Cult of the Darned

Brain-dead Skulls hasn't a thought in its head

But Joshua Jackson can no more communicate trepidation than can a plain doughnut. When he's drugged and sent to a mental hospital by the Skulls (a place named Sanctuary Psychiatric Institute -- how subtle), he finally seems in his element; his is a face made to be doped up and covered in drool. Pairing him with Leslie Bibb is like pouring Perrier into Pellegrino: She renders the phrase "love interest" an oxymoron. As the senator who may or may not be among the few good Skulls, William Petersen speaks in a Southern accent doused in a mint julep; you half expect him to get swept up in the arms of Rhett Butler. And Craig T. Nelson wears his evil on his upper lip, in the guise of a caterpillar mustache he all but licks incessantly; all he lacks is a pinkie ring. But at least he seems to be having a good time; at least he gets it.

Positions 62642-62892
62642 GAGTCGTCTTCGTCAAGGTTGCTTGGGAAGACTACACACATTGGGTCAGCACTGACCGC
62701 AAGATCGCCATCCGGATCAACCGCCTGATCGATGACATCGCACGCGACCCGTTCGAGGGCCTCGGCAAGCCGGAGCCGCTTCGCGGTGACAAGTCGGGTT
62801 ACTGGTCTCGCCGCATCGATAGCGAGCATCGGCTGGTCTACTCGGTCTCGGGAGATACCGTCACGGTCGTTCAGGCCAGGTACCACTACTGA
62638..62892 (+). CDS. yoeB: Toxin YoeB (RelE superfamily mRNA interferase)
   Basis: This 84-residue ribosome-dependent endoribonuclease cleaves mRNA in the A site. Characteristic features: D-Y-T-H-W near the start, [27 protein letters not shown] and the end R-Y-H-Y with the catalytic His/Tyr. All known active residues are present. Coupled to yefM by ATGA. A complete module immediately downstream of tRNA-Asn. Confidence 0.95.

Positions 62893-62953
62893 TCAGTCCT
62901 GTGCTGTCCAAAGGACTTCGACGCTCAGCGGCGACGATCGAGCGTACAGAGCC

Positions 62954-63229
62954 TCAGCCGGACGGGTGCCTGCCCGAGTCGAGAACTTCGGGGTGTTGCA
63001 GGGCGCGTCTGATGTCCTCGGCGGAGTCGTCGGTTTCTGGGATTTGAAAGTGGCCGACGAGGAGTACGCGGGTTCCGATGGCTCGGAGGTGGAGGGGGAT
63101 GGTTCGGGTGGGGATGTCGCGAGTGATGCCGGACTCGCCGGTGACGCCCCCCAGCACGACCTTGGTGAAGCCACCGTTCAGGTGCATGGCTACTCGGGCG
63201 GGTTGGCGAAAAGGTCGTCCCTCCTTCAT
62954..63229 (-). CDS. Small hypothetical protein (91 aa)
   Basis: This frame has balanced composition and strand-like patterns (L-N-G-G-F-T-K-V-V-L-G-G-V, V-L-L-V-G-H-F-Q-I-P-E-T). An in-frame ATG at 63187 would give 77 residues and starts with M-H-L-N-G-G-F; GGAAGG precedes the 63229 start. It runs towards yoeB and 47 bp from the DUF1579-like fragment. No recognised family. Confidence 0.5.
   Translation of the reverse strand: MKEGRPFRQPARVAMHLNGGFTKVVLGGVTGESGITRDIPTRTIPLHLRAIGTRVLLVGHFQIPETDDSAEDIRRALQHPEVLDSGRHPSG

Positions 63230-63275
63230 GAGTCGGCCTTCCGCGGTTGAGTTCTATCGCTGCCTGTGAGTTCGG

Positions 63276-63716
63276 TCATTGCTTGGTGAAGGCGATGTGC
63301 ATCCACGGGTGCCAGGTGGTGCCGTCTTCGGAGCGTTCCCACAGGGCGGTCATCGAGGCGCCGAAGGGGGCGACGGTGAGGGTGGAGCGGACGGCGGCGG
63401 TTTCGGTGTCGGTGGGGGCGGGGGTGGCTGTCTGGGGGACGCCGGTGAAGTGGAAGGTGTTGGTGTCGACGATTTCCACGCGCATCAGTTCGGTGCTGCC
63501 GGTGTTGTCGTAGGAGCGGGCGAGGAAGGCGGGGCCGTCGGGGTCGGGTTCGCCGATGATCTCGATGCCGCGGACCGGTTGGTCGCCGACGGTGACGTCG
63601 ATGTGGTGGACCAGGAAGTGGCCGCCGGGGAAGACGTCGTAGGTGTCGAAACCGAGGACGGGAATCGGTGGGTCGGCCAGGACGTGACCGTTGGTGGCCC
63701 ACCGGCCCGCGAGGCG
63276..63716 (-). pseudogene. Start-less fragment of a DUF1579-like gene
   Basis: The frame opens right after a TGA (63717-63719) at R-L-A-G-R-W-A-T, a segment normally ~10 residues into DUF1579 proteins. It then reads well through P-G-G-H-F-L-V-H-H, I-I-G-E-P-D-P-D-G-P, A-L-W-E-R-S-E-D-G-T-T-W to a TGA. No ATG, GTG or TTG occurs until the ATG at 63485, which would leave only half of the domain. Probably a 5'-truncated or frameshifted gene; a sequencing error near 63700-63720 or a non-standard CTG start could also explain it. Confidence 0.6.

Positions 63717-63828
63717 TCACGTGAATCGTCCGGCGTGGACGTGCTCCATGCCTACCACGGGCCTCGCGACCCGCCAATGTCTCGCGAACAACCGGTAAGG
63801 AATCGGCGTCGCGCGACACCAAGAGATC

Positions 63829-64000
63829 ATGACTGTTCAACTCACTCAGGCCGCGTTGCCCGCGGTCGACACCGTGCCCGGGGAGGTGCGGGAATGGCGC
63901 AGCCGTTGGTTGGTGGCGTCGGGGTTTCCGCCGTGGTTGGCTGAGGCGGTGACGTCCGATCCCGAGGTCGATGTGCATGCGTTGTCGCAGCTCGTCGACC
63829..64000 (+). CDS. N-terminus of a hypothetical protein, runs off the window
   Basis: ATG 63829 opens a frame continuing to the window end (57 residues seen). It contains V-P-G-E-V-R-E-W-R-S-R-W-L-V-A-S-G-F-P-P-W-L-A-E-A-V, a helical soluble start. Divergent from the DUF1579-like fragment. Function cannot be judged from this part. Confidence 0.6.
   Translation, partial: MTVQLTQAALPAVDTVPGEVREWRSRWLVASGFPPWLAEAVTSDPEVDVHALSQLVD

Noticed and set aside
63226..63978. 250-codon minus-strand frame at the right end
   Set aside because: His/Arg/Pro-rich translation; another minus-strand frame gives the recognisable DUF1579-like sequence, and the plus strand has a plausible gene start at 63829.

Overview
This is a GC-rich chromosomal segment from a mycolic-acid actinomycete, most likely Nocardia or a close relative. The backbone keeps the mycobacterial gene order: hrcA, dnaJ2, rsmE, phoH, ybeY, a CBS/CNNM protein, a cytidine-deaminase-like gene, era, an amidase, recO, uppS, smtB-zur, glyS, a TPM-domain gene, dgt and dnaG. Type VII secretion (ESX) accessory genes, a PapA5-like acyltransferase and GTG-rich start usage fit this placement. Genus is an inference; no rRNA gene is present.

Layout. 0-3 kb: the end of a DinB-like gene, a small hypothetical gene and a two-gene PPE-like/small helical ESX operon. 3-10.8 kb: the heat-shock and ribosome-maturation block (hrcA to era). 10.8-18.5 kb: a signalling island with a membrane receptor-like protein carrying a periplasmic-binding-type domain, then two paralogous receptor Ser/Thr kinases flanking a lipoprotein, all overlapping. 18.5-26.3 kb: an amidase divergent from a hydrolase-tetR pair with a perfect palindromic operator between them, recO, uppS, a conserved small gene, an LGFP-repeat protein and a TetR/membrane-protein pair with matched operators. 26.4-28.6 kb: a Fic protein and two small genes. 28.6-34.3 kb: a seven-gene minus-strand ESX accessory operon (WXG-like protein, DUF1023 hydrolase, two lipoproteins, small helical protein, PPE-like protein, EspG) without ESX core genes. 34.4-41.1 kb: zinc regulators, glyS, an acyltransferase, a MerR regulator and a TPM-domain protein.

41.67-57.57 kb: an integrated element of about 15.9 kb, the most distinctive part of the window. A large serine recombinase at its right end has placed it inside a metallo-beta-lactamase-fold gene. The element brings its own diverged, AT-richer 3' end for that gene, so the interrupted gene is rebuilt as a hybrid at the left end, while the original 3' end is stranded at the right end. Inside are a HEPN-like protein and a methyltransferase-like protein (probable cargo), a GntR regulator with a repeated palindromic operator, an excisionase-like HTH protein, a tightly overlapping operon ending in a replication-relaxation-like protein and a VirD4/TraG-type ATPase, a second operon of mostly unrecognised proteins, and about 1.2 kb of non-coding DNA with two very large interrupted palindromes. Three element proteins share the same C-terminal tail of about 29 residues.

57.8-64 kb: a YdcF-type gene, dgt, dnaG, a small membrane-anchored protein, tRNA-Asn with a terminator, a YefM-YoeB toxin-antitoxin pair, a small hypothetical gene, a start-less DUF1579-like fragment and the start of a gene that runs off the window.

Boneheads: Paul Walker (left) and Joshua Jackson in The Skulls.
George Kraychyk
Boneheads: Paul Walker (left) and Joshua Jackson in The Skulls.

Any film that climaxes with a flintlock duel must surely be aware of its overheated intentions, but The Skulls is made by men so humorless, they're not only unaware of the gag but are utterly convinced it's the first time anyone's telling it. It has all the charm of a lecture -- so much so, the Washington Monthly and Slate's Timothy Noah have taken to insisting that the branding scene is included to "embarrass" George W. (though the Skull & Bones never branded its members, the Delta Kappa Epsilon fraternity, to which the Shrub also belonged, did). Sometimes, you wonder if the whole world's not spending its free time in a chat room with Oliver Stone.

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